Politics is in the Fourth Quadrant. Efforts to apply rational, scientific analysis often fail to explain political outcomes and processes. Politics is the struggle for power and the process by which individuals and groups determine the division of power in human society. There is a need to recognize that relativism has some place in politics, however unhappy this may make some: individuals are frequently certain of what they believe to be in their own “best interest”. These perceptions are often limited in scope or even wholly tacit (known/unknown unknowns); individuals often do not fully understand why they feel they need or want something but still feel its necessity. In the fundamental human cell, the group, humans are not totally sure of what others in their groups — or in other groups — intend or wish to happen. Uncertainty and fear dominate human life, tacitly and often explicitly. When made explicit, tacit sentiments can be of high utility in society and especially politics.
All humans live their lives narrating their behavior and others’ actions as they go along, as they look ahead and as they look back on the past. Life is chaos and humans struggle to make it comprehensible and manageable. Individuals negotiate their particular human circumstance with those of the Outside World — that is they reconcile what they do know with what they think they know and what they do not know. To address those things they do not know or cannot know, humans assign meaning to things beyond their control, often arbitrarily and sometimes more deliberately. The point of meaning and narrative is to distill order from chaos so that Man can feel at ease and carry on productively — human definitions wrestle control from the Outside World. All definitions serve worldly purposes, fair and foul (and in between). Different individuals frequently assign different meanings to the same thing. Where the stakes are concerned with first order priorities there may be competition, a struggle for control over property or mates or food or groups or whatever. To limit conflict it is necessary to decrease the degree of difference and exclusivity between those with competing narratives. There are some instances where this is impossible with the resources available and the actors involved. But humans can often function at so high (or so low) an order that resolution can be obtained through discussion or violence (politics).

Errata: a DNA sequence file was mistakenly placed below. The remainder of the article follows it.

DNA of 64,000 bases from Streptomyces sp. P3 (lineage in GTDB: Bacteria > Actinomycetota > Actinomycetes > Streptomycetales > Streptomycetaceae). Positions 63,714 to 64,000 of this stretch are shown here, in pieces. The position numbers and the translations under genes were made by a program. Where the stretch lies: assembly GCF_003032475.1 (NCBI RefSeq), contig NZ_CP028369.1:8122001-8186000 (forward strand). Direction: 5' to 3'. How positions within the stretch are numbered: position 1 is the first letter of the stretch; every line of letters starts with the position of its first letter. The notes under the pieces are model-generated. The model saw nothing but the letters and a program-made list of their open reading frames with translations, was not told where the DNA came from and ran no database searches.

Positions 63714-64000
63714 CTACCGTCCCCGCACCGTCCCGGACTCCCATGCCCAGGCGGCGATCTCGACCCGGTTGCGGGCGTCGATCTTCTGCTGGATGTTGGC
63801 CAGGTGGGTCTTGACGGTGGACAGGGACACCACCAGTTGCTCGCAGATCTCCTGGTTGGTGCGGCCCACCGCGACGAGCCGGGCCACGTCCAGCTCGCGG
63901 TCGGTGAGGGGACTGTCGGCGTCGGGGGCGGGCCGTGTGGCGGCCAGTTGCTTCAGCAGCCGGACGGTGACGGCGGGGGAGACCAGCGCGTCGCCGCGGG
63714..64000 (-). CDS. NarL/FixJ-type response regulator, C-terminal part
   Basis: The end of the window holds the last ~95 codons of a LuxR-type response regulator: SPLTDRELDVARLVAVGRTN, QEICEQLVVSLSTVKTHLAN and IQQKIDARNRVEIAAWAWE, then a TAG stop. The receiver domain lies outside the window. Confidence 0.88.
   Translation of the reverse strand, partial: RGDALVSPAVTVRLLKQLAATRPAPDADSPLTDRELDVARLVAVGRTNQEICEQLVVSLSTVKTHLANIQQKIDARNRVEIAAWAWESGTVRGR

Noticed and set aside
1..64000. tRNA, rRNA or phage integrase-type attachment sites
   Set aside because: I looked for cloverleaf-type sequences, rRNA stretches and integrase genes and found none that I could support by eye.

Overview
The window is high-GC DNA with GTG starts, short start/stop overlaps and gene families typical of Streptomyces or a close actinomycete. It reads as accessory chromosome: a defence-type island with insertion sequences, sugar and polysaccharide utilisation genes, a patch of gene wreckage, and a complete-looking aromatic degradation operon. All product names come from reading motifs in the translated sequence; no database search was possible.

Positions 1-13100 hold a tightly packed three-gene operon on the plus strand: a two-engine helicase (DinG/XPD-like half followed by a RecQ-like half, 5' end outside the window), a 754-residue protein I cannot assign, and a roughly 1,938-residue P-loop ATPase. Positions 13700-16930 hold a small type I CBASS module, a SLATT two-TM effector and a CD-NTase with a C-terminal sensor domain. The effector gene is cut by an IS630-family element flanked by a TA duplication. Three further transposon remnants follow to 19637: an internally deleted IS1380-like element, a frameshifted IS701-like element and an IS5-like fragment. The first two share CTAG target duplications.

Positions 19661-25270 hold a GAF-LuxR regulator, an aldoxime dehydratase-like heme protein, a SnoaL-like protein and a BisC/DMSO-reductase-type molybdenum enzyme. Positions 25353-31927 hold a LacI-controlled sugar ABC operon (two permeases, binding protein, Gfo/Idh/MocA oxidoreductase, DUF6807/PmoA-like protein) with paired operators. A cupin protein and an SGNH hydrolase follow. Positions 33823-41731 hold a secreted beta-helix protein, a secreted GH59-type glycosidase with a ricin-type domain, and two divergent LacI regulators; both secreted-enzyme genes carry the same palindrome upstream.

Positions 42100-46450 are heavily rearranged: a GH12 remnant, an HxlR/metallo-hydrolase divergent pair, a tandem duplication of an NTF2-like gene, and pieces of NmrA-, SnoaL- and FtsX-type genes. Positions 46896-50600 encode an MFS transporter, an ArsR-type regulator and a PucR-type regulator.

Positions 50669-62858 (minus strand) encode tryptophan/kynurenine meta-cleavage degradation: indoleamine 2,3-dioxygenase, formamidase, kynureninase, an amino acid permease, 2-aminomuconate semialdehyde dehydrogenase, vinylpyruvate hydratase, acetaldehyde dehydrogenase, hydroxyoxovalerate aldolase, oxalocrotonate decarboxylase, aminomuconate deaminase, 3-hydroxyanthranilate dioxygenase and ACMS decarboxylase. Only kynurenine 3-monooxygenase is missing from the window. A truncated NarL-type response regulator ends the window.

The mass of individuals frequently have trouble expressing or totally understanding their emotions (and most other subtleties) in the larger context. These people require leadership and those aspiring to leadership — either for a beautiful vision or their own aggrandizement — need the them. Leaders find the gorgeous words that make the disquieted comfortable and direct the masses out of chaos toward a constructive goal, defined by parts of the mass and the leadership class as the “public good”. Leaders can come from various backgrounds: they can be religious, secular, familial, ethnic, nationalist or otherwise. Faith in God(s), Nations, Grand Outcomes and individuals, are potent agents for controlling and generating perceptions of consciousness, context, interest and purpose. Faith can motivate individuals and groups to protest and production; it can also stymie us in inaction and complacence. Faith helps in assigning meaning to and managing perceptions of the unknown. In politics, faith is instrumental, a tool in convincing and investing public trust in risky or uncertain efforts toward a particular (or general) idea of the public good. Religion is but one institutional mechanism of exploiting faith. Political or social ideologies, causes and organizations (and the personalities related to them) are in their own ways similar in application. Relative control is a tricky business — faithful undertakings can be as beautiful as they can be abhorrent.
Competing ambitions and differing priorities make collective action difficult, but the right intra- (and extra-) group narrative can help to bridge these differences. Moreover, no group of personalities is ever monolithic. There may be multiple mini-narratives within groups and their overarching narratives, bringing the masses together with a given set of leaders. Power is the ability to control narratives and to acquire and direct resources. Control and power are always relative to a task or alternative actor. In politics actors must always be conscious of their economy of force when in competition with their rivals and enemies. They must also be flexible enough to accommodate, rather than alienate, intra-group narratives and to convince others of the value of transcendence.